This article was republished by The Christian Science Monitor.
On the third anniversary of the quake that killed nearly 300,000, a growing coffee co-op is writing their own success story with loans and homegrown management.
Haiti can seem like a place where relief efforts lead only to more disasters, especially in the agricultural sector. Though 70 percent of Haitians are farmers, 60 to 70 percent of the country’s food is imported due to reduced tariffs designed to lower food prices. Meanwhile, further natural disasters have hindered recovery efforts and the Clinton Bush Haiti Fund has announced that they are winding down operations, removing an important source of funding. At the same time, American lawmakers recently extended farm legislation, including subsidies that allow U.S. agricultural imports to undercut the prices of local Haitian products, which are often produced using centuries-old farming techniques.
This is why agricultural lender Root Capital is providing loans and consulting expertise to COOPCAB, a Haitian coffee co-op that markets its products internationally while investing money in local reforestation efforts that improve its own production. The cooperative, which has expanded six-fold under Root Capital’s guidance, now includes 5,000 members and has attracted the attention of dignitaries such as Paul Altidor, U.S. ambassador to Haiti.
Managing COOPCAB comes with its own set of challenges. Meeting them requires a model that creates local business leaders rather than simply employing foreign relief workers. Root Capital’s Willy Foote explains:
COOPCAB ... is managed by local Haitian farmers with little formal training in financial management and accounting. ... As a consequence, we’ve had to innovate and hone our business model in Haiti, slowing our lending in the short term while accelerating and deepening our financial advisory services program.
Perhaps it is this emphasis on training that has made COOPCAB more successful than similar efforts. Critics complain that Haitian farmers focus too heavily on short-term projects, preventing long-term success. They point to the Federation des Associations Cafetieres Natives, a coffee co-op that received $10 million in investment but failed to produce sustainable profits. The brand now exists on paper only.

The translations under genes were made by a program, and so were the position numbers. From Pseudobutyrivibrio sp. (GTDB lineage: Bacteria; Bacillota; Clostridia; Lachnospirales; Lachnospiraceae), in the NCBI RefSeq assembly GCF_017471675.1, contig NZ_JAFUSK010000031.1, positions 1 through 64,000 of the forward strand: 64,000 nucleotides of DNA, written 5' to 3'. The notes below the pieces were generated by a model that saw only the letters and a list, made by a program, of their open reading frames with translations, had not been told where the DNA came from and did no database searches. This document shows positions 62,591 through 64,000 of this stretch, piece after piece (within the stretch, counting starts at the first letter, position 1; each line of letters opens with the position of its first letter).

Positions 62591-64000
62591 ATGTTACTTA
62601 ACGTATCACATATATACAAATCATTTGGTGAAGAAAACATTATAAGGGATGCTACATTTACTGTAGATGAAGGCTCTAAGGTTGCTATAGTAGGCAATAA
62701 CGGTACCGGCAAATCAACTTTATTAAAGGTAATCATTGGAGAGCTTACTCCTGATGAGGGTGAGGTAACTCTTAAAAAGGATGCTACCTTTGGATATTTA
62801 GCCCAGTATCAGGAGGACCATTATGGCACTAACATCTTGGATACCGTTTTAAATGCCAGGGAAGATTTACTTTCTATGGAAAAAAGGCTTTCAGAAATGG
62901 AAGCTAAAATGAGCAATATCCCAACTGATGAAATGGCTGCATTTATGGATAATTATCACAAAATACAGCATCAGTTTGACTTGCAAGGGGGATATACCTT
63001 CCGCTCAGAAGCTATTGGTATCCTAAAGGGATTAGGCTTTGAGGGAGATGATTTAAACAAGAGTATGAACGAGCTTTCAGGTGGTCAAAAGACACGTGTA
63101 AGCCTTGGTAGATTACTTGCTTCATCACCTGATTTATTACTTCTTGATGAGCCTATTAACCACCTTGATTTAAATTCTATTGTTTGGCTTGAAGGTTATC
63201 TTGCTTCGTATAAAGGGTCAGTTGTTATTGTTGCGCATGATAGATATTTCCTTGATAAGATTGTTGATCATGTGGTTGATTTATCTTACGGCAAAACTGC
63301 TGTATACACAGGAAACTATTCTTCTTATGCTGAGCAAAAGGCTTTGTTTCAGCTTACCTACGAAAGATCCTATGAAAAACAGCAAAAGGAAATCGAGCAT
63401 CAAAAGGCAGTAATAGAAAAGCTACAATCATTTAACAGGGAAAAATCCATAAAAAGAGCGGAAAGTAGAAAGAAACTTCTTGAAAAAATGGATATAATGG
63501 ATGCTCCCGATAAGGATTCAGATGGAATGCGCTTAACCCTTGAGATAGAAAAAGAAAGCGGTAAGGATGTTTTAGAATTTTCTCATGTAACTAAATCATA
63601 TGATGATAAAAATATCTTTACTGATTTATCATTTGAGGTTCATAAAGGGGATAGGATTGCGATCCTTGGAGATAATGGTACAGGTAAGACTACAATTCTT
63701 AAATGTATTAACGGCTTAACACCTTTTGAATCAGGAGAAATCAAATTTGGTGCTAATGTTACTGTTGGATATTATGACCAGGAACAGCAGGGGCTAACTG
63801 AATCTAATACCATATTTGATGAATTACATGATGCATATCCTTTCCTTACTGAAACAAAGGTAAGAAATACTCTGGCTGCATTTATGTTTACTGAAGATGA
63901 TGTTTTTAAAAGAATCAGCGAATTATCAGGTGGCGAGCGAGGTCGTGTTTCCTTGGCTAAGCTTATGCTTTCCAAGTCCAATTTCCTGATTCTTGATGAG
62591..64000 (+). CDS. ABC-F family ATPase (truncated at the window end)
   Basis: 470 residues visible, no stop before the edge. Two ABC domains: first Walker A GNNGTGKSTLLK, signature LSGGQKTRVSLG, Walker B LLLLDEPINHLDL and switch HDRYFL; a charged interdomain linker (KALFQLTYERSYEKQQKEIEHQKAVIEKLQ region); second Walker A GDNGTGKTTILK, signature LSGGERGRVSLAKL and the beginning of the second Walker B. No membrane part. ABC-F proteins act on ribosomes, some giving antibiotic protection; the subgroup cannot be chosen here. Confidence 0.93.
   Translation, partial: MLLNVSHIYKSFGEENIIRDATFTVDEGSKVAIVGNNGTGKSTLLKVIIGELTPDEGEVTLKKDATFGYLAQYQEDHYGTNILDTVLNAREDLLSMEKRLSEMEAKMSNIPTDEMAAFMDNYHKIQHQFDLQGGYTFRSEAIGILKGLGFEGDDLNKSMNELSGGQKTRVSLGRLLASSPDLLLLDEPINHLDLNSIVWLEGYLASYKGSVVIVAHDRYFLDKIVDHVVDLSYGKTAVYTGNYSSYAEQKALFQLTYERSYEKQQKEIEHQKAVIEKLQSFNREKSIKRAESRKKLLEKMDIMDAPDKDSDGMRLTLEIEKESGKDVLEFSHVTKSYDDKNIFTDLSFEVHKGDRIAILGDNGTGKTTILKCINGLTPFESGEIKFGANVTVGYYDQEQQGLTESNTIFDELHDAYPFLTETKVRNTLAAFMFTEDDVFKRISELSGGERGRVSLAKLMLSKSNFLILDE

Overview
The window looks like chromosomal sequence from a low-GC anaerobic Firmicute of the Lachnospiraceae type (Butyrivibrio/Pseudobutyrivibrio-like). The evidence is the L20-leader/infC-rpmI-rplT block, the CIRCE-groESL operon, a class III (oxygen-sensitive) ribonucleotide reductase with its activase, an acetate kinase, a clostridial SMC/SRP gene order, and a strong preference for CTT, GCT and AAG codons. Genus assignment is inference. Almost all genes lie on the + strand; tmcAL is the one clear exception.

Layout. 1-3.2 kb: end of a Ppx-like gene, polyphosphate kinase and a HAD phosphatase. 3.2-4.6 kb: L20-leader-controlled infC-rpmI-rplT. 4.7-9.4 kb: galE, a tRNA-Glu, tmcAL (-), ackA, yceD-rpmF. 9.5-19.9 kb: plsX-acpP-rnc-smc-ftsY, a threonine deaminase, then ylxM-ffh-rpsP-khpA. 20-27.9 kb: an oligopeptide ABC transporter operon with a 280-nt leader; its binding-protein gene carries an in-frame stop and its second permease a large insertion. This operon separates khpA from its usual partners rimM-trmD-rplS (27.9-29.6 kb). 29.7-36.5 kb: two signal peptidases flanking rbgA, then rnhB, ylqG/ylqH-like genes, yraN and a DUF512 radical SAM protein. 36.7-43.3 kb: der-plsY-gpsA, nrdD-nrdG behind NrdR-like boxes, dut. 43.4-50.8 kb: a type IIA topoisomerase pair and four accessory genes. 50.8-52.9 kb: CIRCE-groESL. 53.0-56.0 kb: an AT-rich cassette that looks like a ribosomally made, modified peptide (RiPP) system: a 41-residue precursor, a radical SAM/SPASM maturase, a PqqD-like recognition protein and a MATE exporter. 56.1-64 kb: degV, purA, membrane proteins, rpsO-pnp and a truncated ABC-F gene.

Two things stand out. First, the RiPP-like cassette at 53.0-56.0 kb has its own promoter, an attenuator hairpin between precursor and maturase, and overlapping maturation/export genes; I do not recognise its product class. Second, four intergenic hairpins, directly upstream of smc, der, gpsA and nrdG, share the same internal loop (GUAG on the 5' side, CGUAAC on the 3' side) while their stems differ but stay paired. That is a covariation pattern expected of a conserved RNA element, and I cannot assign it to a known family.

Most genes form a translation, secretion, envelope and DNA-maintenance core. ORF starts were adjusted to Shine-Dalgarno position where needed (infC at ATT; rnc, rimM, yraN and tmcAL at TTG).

Government bureaucracy and outdated farming methods also stand between Haitians and their success. There is the story of Steeve Khawly, a rice importer who tried to bring commercial rice milling to Haiti. Because Haitian farming is less efficient than modern practices in developed countries, local farms did not produce enough local rice to make Khawly's effort profitable, so he packed up his mill and sent it back to Guyana. He still believes that rice production in Haiti could exceed 160,000 tons per season if agricultural practices were modernized, but this would require large inflows of capital and the strengthening of supply chains. However, when commercial producers Riceland Foods tried to move production to Haiti, they ran up against impenetrable red tape, Foreign Policy reports, and eventually gave up.
There are signs of hope, however. Soon, Haitian entrepreneurs may find new opportunities to replicate COOPCAB’s model, as Ambassador Altidor has asked Foote to help advise formal policy decisions. Haitian minister of Agriculture Thomas Jacques also plans to create a rice commission focused on increasing domestic production through the creation of "technology packages” for farmers.
Without further access to capital and a government that simplifies the investment process, agriculture in Haiti can’t succeed. However, to transform Haiti from an aid-dependent economy to a market-driven one, startups also need to have good business sense. COOPCAB’s emphasis on training producers to be businessmen and letting local Haitians take the lead points to a model that other startups and social enterprises could emulate.
Learn more about COOPCAB at their website.
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